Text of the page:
The cycling performance of CNF anode at a current density of 100 mA g−1 is shown in Fig. 4e. The CNFs hold a reversible capacity of 412 mAh g−1 after 100 cycles, which is higher than the commercial MCMB anode materials under the same experimental condition. A high coulombic efficiency of nearly 100% is achieved except for the first cycle. The main reason for the modified cyclic stability and reversible capacity is the interconnected 3D networks of the electrospun carbon nanofibers. Such framework provides enough space for the lithium intercalation/deintercalation reactions, as well as facilitates the diffusion of lithium ions and electrolyte. Moreover, the fibrous carbon with good structural stability and electrical conductivity is also beneficial to the improved cyclic reversibility.

Electrochemical impedance spectra (EIS) measurement was carried out before and after charge/discharge cycles so as to demonstrate the kinetic features of CNF anode. In Fig. 4f, the Nyquist plots of both anodes contain one semicircle in the high-frequency region and an inclined line in the low-frequency region [33, 34]. The intercept on the Zreal axis can be assigned to the electrolyte resistance (Rs), while the semicircle is ascribed to electron transfer resistance (Rct). The slope line is corresponding to Warburg (Rw) over Li+ diffusion in the solid materials [35, 36]. The Rct of CNF anode is 237.4 Ω for the fresh cell. After cycling for 100 cycles, the value of Rct decreases to 108.2 Ω, indicating a higher electrochemical reactivity. The improvement in kinetics of the CNF anode can be attributed to activation of the anode after the charge/discharge processes.

Conclusions

A novel flexible full-cell LIB is constructed through a simple plastic package method, consisting of a CNFs/Cu film, a separator, a commercial LiCoO2/Al film, electrolyte, and two polyvinyl chloride (PVC) films. Carbon nanofibers (CNFs) are synthesized by electrospinning and the subsequent carbonation process. The CNFs with three-dimensional interconnected fibrous nanostructure exhibit a stable reversible capacity of 412 mAh g−1 after 100 cycles in the half-cell testing. The cycling performance of commercial LiCoO2 cathode shows a reversible capacity of 126.3 mAh g−1. PVC film serves as a flexible substrate and encapsulation material. The full-cell LIB can light up the LED continually when served as a power supply, indicating good flexibility and power supply ability.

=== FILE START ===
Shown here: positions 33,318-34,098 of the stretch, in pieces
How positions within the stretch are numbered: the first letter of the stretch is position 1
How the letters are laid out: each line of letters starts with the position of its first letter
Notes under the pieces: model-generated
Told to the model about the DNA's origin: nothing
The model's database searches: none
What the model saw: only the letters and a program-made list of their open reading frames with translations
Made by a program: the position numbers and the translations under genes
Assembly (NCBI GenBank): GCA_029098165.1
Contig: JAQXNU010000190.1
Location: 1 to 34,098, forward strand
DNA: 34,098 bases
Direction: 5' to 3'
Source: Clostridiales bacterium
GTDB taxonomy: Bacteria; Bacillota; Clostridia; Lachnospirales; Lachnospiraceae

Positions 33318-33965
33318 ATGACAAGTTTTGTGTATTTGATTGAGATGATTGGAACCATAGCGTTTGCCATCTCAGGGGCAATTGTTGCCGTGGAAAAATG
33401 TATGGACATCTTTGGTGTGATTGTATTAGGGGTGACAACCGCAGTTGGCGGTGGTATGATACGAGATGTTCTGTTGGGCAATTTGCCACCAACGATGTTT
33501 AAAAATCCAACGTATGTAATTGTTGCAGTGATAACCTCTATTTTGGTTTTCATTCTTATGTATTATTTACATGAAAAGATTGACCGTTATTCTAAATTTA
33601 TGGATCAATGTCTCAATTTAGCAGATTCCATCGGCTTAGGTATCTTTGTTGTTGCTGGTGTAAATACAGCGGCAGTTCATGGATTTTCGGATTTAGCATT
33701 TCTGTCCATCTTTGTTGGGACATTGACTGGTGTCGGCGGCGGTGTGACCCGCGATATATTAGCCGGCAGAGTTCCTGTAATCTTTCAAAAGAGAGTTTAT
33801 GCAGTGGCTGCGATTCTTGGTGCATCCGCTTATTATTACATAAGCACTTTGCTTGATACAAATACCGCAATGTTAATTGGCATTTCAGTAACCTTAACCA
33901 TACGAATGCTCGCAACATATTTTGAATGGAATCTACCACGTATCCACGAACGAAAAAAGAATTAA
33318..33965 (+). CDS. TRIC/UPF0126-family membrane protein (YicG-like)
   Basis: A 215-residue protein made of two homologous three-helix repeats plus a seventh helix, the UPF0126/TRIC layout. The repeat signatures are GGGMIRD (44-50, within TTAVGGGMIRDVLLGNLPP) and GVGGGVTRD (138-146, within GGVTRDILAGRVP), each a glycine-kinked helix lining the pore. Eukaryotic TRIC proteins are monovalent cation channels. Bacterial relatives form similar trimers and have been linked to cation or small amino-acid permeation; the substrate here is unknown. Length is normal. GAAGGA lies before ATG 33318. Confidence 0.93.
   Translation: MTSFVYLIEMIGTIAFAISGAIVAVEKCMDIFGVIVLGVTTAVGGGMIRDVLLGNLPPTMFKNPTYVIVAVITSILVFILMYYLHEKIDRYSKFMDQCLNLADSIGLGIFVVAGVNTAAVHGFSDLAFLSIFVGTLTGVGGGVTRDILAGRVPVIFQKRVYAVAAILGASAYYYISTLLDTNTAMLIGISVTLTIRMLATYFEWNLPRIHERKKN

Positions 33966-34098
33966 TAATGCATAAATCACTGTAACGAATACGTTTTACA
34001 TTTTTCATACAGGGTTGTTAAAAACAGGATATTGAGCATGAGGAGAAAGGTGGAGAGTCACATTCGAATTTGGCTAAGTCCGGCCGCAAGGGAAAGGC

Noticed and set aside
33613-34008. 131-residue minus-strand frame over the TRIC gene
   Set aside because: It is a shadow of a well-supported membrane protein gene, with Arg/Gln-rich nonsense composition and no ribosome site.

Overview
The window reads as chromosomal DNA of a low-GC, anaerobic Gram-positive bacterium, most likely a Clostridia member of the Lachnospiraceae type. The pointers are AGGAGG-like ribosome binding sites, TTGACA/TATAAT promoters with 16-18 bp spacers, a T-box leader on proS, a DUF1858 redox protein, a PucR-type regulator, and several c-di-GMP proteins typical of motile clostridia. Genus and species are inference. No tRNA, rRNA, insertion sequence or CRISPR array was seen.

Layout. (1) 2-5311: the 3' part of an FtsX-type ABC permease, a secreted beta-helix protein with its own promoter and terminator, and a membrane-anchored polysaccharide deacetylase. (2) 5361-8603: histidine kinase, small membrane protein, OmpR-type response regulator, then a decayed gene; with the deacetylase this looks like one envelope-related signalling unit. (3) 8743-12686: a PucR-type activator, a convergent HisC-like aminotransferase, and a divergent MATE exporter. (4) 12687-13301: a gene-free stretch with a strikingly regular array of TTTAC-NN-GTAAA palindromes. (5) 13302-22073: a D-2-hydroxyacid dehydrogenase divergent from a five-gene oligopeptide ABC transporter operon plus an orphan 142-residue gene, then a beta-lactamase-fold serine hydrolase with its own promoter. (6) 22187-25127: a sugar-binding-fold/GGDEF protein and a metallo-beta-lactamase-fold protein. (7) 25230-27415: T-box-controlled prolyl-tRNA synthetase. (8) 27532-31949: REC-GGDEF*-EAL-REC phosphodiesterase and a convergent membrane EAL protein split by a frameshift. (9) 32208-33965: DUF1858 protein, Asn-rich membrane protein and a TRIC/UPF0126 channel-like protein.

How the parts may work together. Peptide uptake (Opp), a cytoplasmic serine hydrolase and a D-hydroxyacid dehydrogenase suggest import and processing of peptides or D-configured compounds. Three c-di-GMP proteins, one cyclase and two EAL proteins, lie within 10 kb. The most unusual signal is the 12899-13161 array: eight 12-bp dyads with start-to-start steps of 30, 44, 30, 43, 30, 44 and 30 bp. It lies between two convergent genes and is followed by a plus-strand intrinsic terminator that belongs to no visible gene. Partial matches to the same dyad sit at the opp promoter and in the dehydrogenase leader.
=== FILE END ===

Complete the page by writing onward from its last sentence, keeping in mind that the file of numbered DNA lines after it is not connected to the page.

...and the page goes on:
Abbreviations

CNFs: 

Carbon nanofibers

DMF: 

N, N-Dimethylformamide

EIS: 

Electrochemical impedance spectroscopy

LED: 

Light-emitting diode

LIB: 

Lithium ion battery

PAN: 

Polyacrylonitrile

PDMS: 

Polydimethylsiloxane

PVC: 

Polyvinyl chloride

PVDF: 

Polyvinylidene fluoride

R ct

Electron transfer resistance

R s

Electrolyte resistance

SEI: 

Solid electrolyte interface

SEM: 

Scanning electron microscope

XRD: 

X-ray diffraction

Declarations

Acknowledgements

This work is supported by the Natural Science Foundation of Jiangsu Province (BK20160897) and the Scientific Research Foundation of Nanjing University of Posts and Telecommunications (NY214151, NY214054). This work is also supported by the Natural Science Foundation of the Jiangsu Higher Education Institutions of China (14KJA510002).

Availability of Data and Materials

All data are fully available without restriction.

Authors’ Contributions

XS guided the idea and drafted the manuscript. ZC performed the design and preparation. MC, JZ, and DC analyzed the data and checked the figures. All authors read and approved the final manuscript.

Ethics Approval and Consent to Participate

We declare that there are no concerning data of human and animals.

Competing Interests

The authors declare that they have no competing interests.

Publisher’s Note

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Open AccessThis article is distributed under the terms of the Creative Commons Attribution 4.0 International License (http://creativecommons.org/licenses/by/4.0/), which permits unrestricted use, distribution, and reproduction in any medium, provided you give appropriate credit to the original author(s) and the source, provide a link to the Creative Commons license, and indicate if changes were made.

Authors’ Affiliations

(1)
College of Electronic and Optical Engineering and College of Microelectronics, Nanjing University of Posts and Telecommunications, Nanjing, 210046, China
(2)
College of Telecommunication and Information Engineering, Nanjing University of Posts and Telecommunications, Nanjing, 210046, China
(3)
College of Mechanical and Electrical Engineering, Jinling Institute of Technology, Nanjing, 21169, China
(4)
Narada Power Source Co., LTD, Hangzhou, 310000, Zhejiang, China

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Copyright

© The Author(s). 2018